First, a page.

An upscale bathroom remodel may include structural changes like expanding or adjusting the layout. Finishes include things like large ceramic floor tile, heated floors, high-end faucets, new lighting, and stone countertops with double sinks. Showers may have frameless glass doors, rain shower fixtures, shower niches and tiled shower walls. Freestanding tubs are also found in this type of bathroom remodel.


The wall behind the toilet can be almost any height. For a standard toilet height of 15 in., make the wall a minimum height of 43 in. If you’d like a higher toilet, make the wall that much higher. Or, make the wall go all the way to the ceiling. We built a short wall to conserve space and to create a shelf and a mirror alcove. The wall at the opposite end of the shower can be any height as well. We made it the same height as the toilet/sink wall so we could line up the accent tile and make a convenient shower shelf.
Disconnect the trap from the tub, remove any clips, fasteners or screws that hold the tub to the wall, and demolish the old cast iron tub with a sledgehammer. Remove the sink and toilet. Turn off the electricity at the main panel and remove light fixtures. Cap the wires with wire connectors. Then rip out the wall finishes and surfaces clean down to the studs and pull out any insulation. If your ceiling is in good shape, use a utility knife to cut the drywall along the edges so the wall materials will separate cleanly from the ceiling.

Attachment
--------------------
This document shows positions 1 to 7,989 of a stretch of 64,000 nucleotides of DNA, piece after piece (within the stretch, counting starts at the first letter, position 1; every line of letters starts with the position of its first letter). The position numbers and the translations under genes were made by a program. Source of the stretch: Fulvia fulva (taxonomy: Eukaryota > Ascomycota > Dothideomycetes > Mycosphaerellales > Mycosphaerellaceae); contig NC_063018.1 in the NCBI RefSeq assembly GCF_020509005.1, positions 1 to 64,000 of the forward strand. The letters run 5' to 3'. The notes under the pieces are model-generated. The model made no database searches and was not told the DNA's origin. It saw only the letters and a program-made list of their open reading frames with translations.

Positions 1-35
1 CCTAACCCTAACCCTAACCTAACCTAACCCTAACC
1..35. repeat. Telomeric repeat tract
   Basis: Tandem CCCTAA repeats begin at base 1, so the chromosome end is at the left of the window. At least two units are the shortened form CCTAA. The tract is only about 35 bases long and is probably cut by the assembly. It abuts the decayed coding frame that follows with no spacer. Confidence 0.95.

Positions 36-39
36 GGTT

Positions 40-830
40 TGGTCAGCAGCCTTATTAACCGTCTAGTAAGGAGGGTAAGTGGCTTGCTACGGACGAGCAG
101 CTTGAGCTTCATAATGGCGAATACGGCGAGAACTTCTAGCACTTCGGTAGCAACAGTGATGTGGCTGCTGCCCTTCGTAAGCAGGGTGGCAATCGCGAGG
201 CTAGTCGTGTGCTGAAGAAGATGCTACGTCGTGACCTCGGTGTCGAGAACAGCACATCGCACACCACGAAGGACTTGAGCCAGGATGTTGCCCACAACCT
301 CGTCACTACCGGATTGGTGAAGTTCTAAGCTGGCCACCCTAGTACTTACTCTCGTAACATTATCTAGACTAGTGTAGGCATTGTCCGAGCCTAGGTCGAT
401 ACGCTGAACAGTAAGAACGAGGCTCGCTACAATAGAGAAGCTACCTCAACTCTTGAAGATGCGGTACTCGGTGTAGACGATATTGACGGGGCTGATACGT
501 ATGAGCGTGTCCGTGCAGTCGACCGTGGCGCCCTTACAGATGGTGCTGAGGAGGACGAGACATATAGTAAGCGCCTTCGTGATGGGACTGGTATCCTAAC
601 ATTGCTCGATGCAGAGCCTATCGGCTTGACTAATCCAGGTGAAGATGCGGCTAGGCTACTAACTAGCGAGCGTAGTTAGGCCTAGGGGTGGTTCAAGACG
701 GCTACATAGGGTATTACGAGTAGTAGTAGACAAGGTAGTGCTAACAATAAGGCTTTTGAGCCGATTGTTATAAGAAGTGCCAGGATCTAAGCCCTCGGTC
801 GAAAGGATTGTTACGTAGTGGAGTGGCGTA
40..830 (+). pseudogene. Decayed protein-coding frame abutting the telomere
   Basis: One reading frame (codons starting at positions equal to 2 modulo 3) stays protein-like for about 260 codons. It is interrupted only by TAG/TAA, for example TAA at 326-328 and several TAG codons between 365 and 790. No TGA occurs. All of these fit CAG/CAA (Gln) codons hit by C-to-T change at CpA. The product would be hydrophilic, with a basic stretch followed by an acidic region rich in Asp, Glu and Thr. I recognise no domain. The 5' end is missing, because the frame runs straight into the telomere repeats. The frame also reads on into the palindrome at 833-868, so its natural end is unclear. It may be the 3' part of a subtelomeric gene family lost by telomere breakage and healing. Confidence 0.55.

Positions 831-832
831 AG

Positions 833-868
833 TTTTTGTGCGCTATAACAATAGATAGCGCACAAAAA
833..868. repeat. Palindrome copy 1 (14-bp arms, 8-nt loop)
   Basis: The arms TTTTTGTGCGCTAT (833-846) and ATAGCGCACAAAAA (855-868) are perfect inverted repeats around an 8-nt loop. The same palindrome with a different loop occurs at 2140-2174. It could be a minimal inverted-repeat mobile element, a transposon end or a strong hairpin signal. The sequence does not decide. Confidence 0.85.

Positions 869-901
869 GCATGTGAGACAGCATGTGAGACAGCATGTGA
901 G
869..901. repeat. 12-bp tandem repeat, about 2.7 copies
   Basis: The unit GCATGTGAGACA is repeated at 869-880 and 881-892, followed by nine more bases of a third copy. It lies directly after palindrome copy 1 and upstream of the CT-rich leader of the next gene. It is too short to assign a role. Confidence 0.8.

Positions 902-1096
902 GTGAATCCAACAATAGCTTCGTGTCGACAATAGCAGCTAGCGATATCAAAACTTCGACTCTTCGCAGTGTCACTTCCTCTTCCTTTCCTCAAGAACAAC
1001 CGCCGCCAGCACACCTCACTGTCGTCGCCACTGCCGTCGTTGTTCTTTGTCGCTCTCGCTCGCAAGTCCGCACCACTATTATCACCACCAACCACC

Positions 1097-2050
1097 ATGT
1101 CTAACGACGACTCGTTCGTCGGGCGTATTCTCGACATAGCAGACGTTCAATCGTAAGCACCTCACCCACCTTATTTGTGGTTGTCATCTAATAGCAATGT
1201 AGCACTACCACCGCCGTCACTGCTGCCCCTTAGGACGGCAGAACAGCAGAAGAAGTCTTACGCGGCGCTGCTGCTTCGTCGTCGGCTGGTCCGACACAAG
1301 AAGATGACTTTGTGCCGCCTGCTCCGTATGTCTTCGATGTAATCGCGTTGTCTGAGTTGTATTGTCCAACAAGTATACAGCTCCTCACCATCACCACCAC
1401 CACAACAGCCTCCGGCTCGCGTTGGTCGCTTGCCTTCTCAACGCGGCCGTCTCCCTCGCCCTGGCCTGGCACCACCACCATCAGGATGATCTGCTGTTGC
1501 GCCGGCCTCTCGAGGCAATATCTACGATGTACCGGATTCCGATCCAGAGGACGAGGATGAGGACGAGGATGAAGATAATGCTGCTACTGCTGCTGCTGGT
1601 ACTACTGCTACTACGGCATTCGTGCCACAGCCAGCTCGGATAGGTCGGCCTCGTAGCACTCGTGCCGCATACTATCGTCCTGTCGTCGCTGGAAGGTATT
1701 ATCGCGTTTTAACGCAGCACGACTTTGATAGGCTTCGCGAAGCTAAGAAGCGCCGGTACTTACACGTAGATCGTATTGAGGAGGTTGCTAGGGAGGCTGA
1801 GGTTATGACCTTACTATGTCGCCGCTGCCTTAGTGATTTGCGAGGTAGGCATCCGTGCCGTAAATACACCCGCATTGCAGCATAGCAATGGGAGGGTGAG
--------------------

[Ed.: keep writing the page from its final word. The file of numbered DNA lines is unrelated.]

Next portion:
Preassemble the shower valve by soldering copper nipples and the shower supply pipe to male adapters and screwing them into the shower valve before fastening the valve to the blocking. That way you won’t damage the valve with heat from the soldering torch. Mount the valve 36 in. above the floor. You can mount the showerhead at any height, but plumbers typically mount them 6 ft. 6 in. above the floor.
When you use a bold accessory like an animal skin, you need to make sure that it isn't lost in a bunch of other decor elements. This bathroom uses its neutral, modern design to really give space to the zebra skin rug here. And the great thing about this kind of design is that you can change this one decor element as often as you wish, without having to spend thousands remodeling every time.
Wall and Floor Tile: Ceramic, porcelain and natural stone are popular picks for floor tile in bathrooms. Materials will be the deciding factor here, but natural stone often costs more to install because it is difficult to cut and place. From natural stone and classic ceramic to glass and mosaic styles that mimic natural materials, wall tile options vary.
The key to a weatherproof, attractive glass block window both inside and out is to encase it in a custom-built wooden frame (Fig. A) with inside dimensions that are 1/2 in. taller and wider than the panel itself. That will give you room to adjust and shim the panel exactly and then inject expanding foam between the frame and the panel to lock it into the opening (Photos 3 and 4).
Interior bathroom demolition costs $1,000 to $2,300. Prices can go higher if you’re removing and moving walls to create a different footprint. For the experienced DIYer, this is a good place to save money by doing it yourself or assisting the contractor. However, demo can get expensive quickly if you take out a load bearing wall, cut electrical lines or break a water pipe. Avoid the risk by hiring a pro.